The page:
The more I've gotten a chance to talk with diabetics, the more I come to realize how few truly understand the disease itself. They know what medications to take, but don't know how what happened happened. Or the underlying mechanisms deserving their attention.
This is a problem.
So I've taken it upon myself to begin educating diabetics on... diabetes. What a concept!?
Because when left unchecked, diabetes can lead to serious health complications, including damage to entire organ systems in the body. Here, we'll take a closer look at those systems diabetes is famous for meddling in.
High blood sugar levels associated with diabetes can damage the blood vessels in the retina, the light-sensitive tissue at the back of the eye. This damage, known as diabetic retinopathy, can lead to vision loss and blindness if left untreated. Additionally, people with diabetes are more prone to developing cataracts, a condition that causes the lens of the eye to become cloudy, and glaucoma, a condition that damages the optic nerve.
Diabetes is the leading cause of kidney disease, also known as diabetic nephropathy. High blood sugar levels can damage the tiny blood vessels in the kidneys, impairing their ability to filter waste and excess fluids from the blood. This can lead to kidney failure, which requires dialysis or a kidney transplant to treat.
The pancreas and the liver have stronger ties than anyone acknowledges. The discourse between the two involves the timely release of glucagon in times of hypoglycemia, as well as the storage and release of precious vitamins and minerals that help regulate blood sugars.
High blood sugar levels can lead to nonalcoholic fatty liver disease, a condition in which excess fat builds up in the liver. In severe cases, nonalcoholic fatty liver disease can progress to liver scarring, known as fibrosis, and even liver failure.
Diabetes can impact digestive health in several ways. High blood sugar levels can cause damage to the nerves in the digestive system, leading to digestive issues such as constipation or diarrhea. Additionally, people with diabetes are more prone to developing a type of digestive tract infection called gastroparesis, in which the muscles of the stomach fail to contract properly and move food through the digestive system.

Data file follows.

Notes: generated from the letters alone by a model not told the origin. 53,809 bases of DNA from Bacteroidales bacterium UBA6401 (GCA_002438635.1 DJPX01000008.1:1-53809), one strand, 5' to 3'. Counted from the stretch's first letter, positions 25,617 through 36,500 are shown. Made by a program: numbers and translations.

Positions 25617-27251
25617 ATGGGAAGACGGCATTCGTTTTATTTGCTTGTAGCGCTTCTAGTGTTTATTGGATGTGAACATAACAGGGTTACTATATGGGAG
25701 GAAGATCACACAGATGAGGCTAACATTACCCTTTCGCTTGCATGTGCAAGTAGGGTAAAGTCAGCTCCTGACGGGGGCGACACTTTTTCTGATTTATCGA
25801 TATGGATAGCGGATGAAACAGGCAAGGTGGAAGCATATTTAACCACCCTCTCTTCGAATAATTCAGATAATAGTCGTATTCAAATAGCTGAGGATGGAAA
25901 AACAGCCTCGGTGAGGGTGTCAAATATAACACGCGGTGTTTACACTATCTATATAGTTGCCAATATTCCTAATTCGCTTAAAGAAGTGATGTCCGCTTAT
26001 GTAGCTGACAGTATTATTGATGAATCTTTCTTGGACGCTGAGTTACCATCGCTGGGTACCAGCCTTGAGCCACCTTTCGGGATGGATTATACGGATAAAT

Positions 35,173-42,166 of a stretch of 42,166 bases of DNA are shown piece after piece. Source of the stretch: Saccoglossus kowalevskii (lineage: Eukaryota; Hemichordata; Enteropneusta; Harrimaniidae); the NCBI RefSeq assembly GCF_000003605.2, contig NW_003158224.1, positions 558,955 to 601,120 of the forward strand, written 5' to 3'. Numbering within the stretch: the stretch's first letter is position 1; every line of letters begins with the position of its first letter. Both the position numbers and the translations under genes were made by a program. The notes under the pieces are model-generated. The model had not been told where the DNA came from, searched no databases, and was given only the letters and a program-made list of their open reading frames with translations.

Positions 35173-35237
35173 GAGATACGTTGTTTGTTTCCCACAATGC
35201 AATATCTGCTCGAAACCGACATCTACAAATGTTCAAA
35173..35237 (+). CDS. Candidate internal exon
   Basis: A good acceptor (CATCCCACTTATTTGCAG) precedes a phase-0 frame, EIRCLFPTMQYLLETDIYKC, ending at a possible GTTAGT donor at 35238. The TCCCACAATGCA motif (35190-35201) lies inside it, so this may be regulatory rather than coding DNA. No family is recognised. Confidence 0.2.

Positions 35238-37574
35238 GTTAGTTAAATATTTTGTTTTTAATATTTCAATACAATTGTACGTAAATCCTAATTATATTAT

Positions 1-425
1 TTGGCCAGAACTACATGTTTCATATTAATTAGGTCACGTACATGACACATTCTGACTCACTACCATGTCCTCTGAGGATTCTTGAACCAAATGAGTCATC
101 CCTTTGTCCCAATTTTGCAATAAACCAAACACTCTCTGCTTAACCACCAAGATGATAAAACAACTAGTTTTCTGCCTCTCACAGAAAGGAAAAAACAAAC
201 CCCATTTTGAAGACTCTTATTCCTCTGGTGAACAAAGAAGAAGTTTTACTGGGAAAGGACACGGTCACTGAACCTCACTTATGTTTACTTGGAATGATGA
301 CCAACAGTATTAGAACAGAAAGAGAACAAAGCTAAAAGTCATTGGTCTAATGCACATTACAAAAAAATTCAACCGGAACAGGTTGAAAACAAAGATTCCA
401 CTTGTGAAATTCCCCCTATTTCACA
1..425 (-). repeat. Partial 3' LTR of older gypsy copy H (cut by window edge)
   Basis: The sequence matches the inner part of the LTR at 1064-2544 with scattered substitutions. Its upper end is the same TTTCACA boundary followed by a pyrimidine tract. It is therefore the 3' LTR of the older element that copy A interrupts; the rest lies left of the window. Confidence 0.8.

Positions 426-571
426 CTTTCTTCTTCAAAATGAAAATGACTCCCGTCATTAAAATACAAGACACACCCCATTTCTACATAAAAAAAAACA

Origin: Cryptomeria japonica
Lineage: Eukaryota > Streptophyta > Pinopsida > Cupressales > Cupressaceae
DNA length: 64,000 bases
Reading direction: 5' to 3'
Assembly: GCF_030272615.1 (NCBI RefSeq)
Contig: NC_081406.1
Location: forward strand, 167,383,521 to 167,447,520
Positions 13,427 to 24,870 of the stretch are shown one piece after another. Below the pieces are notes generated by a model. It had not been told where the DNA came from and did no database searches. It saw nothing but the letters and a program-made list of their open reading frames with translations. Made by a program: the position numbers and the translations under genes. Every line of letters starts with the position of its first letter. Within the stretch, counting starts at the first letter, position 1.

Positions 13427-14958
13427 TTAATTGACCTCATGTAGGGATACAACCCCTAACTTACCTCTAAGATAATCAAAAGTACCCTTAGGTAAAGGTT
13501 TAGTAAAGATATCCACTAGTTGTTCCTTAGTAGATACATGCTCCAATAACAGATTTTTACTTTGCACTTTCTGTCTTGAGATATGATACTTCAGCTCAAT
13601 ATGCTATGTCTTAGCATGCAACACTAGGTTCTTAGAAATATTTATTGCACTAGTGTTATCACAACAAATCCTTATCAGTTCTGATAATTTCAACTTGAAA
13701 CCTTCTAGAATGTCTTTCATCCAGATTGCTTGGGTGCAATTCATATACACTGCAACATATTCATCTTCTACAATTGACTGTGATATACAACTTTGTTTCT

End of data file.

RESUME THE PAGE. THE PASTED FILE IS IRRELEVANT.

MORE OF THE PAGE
Most diabetics are also diagnosed with GI conditions. Celiac disease, irritable bowel syndrome and Crohn's disease are all common co-diagnoses with diabetes.
Diabetes can also affect foot health. High blood sugar levels can damage the blood vessels and nerves in the feet, leading to a loss of feeling and reduced blood flow. This can make it more difficult for cuts or sores to heal, increasing the risk of infections. The elevated sugar in the blood can also serve as precious food for pathogens like gangrene. People with diabetes are also more prone to developing foot deformities such as bunions or hammertoes.
Neuropathy is a type of nerve damage that can occur in people with diabetes. It can affect various parts of the body, including the feet, legs, hands, and arms. Diabetic neuropathy can cause a range of symptoms, including numbness, tingling, and pain in the affected areas. In severe cases, it can lead to muscle weakness and difficulties with balance and coordination. So understand diabetes is a condition that can have serious health consequences if left unchecked. My fear is that most diabetics think treating their condition involves pretending like it doesn't exist.
Take this as notice that it will introduce itself if you don't give it a proper welcome.